Data privacy is no doubt the hot topic of the moment and there are recent developments initiated by the tech giants that could significantly affect your apps.
There are currently over 2.7 billion smartphone users in the world right now, each with approximately between 60 and 90 apps downloaded. The average person then spends around 2hrs and 15mins a day on these apps. That’s a lot of users giving a lot of data to a lot of people; especially when 75% of apps are only used once after install. After the Cambridge Analytica scandal, the implementation of GDPR in Europe and the highly televised hearing from Facebook’s Zuckerberg, data privacy has certainly been highlighted more than ever. With Facebook at the eye of the storm, Twitter announcing they are removing third-party data sources for advertisers and Apple making some huge privacy changes for iOS 13, we have taken a look at 5 ways data privacy may affect your apps and your marketing efforts in the future.
1. iOS13 will be a killer on Bluetooth
iOS13 will have a tonne of new data privacy features. These come hand in hand with a need for greater transparency about what data an app is going to use. One of the most disruptive of the new features is the native Bluetooth pop-up. If your app uses Bluetooth, whether it be for the user to connect to other hardware or for tracking through beacons, this change will affect you and your app. As app marketers, we don’t mind in-app pop-ups as we can often prime these to increase the likelihood of a user accepting location sharing or push notifications. Priming is key for iOS as you only get one shot at gaining consent from these native pop-ups (see more on how to increase opt-ins for push notifications from our blog). Apple, however, have said this won’t be the case for Bluetooth consent. This pop-up will occur when the app is first launched and won’t be customisable. Stinker
2. Apple plan to block VoIP
VoIP (voice over IP) is the transfer of voice of multimedia content over IP. Or more simply, it’s a system used by messaging apps that allow for calls to be made. Currently VoIP is allowed to run in the background, even if the app isn’t open, as they allow for the apps to connect calls faster. The most visible apps that use these systems are Facebook Messenger and WhatsApp. What does this have to do with Apple and iOS13? Upon the launch of iOS13, apps will no longer be able to use these systems for calls and messages if the app isn’t in use. This means that if your app ran these in the background it will need to be restructured so that it will comply with these new iOS13 rules. However, despite iOS13 coming in September 2019, ahead of the new iPhone later this year, Apple have also stated they will give app developers a grace period until April 2020 to make the required changes to their apps.
3. LAT may give you a lat of headaches
LAT (Limit Ad Tracking) is a feature that Apple initially introduced way back in 2016 on iOS10 that gives the user the ability to opt out of having an ID for Advertisers (IDFA). Once this is toggled on, the user will appear as a blank ID for advertisers, meaning that the user won’t get targeted as efficiently, as that bank of information normally used for targeting ads won’t be there. Although this is three years old, it is apparent that data privacy is on the minds of Apple users. Research shows that as of January 2019, over a third of Apple users had this feature turned on (double the figure from March of the year before).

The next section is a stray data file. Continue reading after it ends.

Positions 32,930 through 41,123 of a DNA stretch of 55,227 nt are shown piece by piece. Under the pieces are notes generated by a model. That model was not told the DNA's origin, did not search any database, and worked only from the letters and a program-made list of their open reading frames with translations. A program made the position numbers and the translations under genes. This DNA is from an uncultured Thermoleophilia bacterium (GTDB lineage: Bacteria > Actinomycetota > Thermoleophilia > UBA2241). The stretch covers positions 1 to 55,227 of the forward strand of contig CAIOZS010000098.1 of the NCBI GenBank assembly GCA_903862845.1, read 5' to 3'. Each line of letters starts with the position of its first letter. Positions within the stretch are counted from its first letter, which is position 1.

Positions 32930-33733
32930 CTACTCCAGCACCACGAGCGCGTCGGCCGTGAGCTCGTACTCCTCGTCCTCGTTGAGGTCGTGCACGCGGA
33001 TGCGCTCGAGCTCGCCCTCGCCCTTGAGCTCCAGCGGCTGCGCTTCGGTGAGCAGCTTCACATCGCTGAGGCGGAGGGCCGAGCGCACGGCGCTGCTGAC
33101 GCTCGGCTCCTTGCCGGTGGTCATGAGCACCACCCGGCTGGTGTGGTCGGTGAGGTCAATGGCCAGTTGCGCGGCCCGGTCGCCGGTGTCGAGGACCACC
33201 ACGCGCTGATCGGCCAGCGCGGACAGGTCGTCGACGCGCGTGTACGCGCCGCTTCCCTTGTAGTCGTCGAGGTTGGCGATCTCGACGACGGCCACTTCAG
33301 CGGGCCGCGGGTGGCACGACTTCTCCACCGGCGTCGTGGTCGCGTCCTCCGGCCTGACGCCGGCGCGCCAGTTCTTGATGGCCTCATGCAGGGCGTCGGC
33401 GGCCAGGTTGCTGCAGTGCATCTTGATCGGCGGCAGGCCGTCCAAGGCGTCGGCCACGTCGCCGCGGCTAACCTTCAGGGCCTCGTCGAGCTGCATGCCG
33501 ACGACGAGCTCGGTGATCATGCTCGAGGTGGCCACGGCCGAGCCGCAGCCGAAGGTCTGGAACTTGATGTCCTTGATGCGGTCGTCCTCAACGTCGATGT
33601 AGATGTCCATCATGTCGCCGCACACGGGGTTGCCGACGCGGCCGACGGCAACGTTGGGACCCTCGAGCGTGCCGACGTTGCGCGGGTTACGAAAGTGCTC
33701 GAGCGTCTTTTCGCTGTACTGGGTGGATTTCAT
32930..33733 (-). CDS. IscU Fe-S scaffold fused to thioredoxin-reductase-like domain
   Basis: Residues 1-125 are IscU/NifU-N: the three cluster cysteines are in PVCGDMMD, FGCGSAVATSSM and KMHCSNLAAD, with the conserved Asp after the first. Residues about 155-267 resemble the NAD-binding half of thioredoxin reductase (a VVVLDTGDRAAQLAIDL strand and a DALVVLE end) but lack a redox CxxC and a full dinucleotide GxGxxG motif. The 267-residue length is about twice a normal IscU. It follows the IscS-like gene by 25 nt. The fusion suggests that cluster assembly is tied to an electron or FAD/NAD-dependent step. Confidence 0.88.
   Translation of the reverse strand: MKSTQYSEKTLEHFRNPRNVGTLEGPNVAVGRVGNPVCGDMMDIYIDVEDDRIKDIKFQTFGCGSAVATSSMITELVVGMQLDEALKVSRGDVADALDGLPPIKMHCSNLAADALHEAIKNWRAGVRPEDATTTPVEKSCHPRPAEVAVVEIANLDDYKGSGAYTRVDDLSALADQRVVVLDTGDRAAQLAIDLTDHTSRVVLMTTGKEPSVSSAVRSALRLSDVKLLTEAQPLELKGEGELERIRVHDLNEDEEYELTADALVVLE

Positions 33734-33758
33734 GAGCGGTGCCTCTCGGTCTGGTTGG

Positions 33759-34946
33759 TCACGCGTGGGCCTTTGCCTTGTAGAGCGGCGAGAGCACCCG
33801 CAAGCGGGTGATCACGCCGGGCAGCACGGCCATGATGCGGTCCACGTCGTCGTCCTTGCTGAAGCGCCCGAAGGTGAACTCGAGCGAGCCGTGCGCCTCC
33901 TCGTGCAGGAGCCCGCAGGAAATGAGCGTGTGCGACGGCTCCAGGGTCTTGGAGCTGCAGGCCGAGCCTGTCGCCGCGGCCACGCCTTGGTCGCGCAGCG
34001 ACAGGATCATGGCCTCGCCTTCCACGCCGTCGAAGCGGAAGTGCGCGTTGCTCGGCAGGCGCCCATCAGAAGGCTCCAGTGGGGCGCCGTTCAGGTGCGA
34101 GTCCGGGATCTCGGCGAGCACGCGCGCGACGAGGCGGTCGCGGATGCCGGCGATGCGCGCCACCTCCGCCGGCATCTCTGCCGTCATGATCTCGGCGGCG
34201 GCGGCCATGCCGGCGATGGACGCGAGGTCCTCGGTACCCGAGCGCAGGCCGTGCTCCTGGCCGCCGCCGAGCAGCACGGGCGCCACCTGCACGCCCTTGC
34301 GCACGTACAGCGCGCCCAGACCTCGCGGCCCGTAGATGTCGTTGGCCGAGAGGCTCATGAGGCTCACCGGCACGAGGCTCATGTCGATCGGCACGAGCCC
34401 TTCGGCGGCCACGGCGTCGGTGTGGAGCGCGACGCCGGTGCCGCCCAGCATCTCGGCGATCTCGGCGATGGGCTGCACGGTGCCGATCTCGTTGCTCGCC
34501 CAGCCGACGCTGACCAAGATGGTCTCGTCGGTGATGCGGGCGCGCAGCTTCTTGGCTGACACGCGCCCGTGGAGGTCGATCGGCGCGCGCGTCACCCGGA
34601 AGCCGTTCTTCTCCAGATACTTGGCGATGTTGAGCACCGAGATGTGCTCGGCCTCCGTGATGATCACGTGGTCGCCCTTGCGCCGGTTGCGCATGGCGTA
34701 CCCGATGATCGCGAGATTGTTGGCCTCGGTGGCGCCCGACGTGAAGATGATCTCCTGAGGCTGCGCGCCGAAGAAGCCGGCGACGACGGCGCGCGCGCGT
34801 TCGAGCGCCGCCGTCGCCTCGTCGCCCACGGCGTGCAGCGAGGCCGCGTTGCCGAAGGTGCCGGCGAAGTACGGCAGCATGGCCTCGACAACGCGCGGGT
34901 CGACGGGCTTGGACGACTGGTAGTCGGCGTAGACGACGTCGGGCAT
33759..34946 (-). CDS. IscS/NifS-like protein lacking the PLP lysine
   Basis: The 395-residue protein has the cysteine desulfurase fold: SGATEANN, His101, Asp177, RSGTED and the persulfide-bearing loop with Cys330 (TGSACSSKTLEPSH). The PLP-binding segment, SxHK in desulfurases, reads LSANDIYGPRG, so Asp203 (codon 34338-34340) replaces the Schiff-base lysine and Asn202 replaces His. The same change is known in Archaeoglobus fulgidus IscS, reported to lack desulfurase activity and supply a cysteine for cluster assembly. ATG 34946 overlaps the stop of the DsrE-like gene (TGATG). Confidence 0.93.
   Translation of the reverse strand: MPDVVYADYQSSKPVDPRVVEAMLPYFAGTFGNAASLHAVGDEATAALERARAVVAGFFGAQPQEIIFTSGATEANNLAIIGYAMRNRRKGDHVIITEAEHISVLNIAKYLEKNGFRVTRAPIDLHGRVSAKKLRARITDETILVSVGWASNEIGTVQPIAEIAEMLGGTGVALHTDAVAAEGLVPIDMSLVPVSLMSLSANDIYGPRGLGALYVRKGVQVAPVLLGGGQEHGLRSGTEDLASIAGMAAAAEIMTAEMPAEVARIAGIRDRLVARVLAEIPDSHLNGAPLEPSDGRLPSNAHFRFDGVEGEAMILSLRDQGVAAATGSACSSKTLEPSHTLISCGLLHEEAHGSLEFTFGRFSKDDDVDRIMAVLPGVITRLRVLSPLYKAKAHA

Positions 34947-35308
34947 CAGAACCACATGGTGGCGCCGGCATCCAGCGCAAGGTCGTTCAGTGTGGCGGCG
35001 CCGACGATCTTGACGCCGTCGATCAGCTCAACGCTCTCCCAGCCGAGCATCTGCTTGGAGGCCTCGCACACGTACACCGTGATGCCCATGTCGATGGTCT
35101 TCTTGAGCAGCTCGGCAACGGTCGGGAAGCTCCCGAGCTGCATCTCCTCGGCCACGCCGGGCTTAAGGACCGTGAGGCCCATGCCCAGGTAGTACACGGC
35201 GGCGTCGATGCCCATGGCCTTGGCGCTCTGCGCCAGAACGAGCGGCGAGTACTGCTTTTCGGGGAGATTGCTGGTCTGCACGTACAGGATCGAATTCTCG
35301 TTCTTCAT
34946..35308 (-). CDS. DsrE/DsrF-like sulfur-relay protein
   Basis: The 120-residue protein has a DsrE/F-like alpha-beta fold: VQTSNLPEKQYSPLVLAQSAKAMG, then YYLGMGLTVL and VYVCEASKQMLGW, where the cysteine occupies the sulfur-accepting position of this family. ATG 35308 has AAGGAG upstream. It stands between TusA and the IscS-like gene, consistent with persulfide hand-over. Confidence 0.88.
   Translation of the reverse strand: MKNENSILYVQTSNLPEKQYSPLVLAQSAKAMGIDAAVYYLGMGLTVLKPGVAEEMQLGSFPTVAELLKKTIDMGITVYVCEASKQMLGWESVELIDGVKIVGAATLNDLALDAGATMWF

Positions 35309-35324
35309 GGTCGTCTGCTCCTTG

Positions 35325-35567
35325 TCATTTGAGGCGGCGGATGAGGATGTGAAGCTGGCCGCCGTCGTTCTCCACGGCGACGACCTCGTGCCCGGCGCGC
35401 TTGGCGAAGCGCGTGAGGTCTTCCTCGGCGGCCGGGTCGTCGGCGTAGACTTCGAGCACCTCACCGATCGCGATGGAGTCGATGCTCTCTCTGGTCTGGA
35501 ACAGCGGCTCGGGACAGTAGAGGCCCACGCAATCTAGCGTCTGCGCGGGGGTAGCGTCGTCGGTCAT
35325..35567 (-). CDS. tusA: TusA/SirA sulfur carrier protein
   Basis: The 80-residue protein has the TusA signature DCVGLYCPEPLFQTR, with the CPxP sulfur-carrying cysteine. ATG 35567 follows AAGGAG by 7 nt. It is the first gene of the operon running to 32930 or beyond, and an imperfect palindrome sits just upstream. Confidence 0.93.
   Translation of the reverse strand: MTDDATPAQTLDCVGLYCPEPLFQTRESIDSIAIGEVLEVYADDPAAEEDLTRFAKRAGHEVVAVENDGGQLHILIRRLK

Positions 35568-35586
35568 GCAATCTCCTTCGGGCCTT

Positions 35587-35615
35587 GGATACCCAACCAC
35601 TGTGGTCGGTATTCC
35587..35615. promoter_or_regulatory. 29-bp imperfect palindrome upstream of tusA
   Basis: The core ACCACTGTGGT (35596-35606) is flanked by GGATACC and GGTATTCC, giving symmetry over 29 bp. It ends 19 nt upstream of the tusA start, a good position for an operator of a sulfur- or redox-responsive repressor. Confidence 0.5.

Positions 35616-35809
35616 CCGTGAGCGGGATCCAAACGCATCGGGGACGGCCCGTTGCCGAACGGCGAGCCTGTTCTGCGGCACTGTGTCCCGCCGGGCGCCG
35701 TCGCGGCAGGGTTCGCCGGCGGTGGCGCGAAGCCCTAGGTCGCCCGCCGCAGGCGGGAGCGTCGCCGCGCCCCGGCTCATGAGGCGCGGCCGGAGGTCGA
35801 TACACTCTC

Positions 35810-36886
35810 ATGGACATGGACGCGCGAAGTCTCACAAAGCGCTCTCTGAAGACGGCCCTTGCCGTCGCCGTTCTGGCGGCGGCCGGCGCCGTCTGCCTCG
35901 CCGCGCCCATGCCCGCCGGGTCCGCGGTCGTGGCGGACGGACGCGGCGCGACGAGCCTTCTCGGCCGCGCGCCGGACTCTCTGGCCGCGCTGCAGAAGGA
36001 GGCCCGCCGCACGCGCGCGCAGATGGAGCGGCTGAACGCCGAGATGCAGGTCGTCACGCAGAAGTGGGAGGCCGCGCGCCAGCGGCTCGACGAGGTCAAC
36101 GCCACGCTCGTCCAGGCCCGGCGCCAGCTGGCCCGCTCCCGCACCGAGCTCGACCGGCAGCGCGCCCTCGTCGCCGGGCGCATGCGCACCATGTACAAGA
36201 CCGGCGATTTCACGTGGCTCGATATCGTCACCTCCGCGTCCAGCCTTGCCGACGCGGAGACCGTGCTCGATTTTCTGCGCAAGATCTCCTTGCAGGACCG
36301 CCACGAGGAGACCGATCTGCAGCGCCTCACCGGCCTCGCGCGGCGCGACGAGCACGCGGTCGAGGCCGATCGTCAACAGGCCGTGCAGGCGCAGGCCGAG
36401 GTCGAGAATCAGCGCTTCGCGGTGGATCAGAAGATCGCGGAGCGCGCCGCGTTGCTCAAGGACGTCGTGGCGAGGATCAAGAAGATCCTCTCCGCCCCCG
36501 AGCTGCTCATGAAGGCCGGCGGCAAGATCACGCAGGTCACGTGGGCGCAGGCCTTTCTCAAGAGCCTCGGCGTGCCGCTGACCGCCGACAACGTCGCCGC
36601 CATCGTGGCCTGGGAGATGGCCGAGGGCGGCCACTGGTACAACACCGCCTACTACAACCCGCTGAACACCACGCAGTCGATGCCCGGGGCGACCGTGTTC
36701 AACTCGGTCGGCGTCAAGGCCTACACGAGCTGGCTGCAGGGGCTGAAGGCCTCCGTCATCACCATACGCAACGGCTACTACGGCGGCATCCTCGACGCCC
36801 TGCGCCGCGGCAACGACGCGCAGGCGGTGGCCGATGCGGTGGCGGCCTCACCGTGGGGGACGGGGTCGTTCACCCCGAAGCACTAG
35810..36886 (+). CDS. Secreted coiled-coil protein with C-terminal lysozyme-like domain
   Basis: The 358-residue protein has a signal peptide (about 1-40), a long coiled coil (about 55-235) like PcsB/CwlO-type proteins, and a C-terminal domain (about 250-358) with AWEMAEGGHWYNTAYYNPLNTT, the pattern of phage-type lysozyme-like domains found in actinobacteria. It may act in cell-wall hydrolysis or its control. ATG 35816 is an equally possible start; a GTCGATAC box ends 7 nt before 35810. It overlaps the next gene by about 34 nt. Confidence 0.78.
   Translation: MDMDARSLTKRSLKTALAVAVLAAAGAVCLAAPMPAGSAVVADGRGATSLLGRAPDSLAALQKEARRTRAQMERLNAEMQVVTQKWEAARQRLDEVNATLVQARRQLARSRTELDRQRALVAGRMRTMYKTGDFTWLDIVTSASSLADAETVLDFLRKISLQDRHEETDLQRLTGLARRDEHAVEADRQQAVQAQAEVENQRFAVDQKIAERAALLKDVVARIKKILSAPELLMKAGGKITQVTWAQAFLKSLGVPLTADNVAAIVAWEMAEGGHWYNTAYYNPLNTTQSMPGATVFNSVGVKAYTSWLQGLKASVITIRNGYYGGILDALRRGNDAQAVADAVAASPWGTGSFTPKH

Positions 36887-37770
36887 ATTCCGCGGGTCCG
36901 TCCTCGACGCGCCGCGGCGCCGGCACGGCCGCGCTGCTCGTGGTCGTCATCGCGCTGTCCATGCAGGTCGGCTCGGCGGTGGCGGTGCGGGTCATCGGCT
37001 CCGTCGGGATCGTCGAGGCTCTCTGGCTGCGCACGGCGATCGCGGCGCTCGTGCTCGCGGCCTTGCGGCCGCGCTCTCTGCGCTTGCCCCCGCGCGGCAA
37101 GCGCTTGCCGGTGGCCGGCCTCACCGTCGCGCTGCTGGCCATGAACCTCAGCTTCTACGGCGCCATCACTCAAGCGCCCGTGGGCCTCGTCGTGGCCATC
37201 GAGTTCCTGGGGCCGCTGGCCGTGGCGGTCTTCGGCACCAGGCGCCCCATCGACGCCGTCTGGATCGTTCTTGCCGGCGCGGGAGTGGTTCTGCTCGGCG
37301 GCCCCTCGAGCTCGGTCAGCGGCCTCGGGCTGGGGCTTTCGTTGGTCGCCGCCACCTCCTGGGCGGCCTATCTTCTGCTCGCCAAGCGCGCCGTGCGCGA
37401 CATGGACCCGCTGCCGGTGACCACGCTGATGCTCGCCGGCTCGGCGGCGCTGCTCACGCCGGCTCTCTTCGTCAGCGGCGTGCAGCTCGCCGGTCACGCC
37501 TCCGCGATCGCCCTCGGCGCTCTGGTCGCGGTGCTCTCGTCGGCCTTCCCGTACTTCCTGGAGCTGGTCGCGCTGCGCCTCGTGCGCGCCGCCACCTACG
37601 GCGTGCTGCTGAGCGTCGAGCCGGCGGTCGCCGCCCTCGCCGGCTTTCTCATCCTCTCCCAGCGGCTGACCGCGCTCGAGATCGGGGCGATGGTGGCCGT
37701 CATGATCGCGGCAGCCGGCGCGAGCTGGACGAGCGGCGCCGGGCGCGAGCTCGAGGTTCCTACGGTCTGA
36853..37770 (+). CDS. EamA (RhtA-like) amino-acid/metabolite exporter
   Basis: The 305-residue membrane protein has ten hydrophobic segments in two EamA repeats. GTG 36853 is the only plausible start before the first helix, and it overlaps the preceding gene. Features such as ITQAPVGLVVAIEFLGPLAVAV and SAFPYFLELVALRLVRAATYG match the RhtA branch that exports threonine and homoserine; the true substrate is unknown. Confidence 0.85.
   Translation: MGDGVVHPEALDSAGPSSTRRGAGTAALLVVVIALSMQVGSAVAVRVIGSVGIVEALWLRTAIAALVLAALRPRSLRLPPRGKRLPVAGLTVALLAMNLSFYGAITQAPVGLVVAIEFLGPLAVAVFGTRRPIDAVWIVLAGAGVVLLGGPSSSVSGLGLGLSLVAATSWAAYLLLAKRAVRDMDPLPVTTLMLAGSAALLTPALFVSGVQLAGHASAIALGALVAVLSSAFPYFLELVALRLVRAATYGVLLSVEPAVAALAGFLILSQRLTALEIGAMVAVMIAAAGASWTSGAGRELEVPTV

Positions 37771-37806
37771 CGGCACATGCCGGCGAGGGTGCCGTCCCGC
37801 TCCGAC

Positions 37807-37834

How will this affect your campaigns? It could mean that users who have been acquired through your Apple Search Ads campaigns may slip through the net. Without being able to correctly attribute the install, these users can now fall into your organic acquisition pool and not the paid acquisition channels that they actually came from. For a deeper dive on this topic, Andrea Raggi has a cracking article from ASO Stack Medium page, linked here: How to crack Limit Ad Tracking’s secrets for effective Apple Search Ads Advertising.
4. Location, Location, Location
Apple have announced iOS13 will have a huge crackdown on location tracking. This has affected three areas: FindMy (the app for locating lost devices and your friends), apps that want access to your location and metadata on photos.
- FindMy has had a revamp with an offline mode where its location is beamed by Bluetooth with the signal scrambled so that only the owner, and not even Apple, will be able to track it.
- Apple has also announced how they will inform users as to which apps track their location and how often the apps do it. They have even said they will also show a small map to indicate specifically where the user has been tracked.
- Metadata from your photos are usually stored to capture information such as the location the photo was taken, and most platforms didn’t strip this data. Well, now the user can do it themselves, allowing that hidden quirky bar to stay just that.
5. Ads just got a little bit harder
Twitter recently announced that it is planning to pull the plug on third-party customer data sources from its ad-buying system. The last time a social media giant did this was Facebook in the fallout of the Cambridge Analytica scandal. This is another huge step in the post GDPR/CCPA world. This move means that although third party data can still be used, advertisers will have to buy it themselves and Twitter will still hold the right to deny data sources. AdExchange’s Allison Schiff goes into more detail on this here and also gains insight from industry execs which you can find here: Twitter Shutting Off Third-Party Data: This Isn’t Ad Buyers’ First Rodeo.
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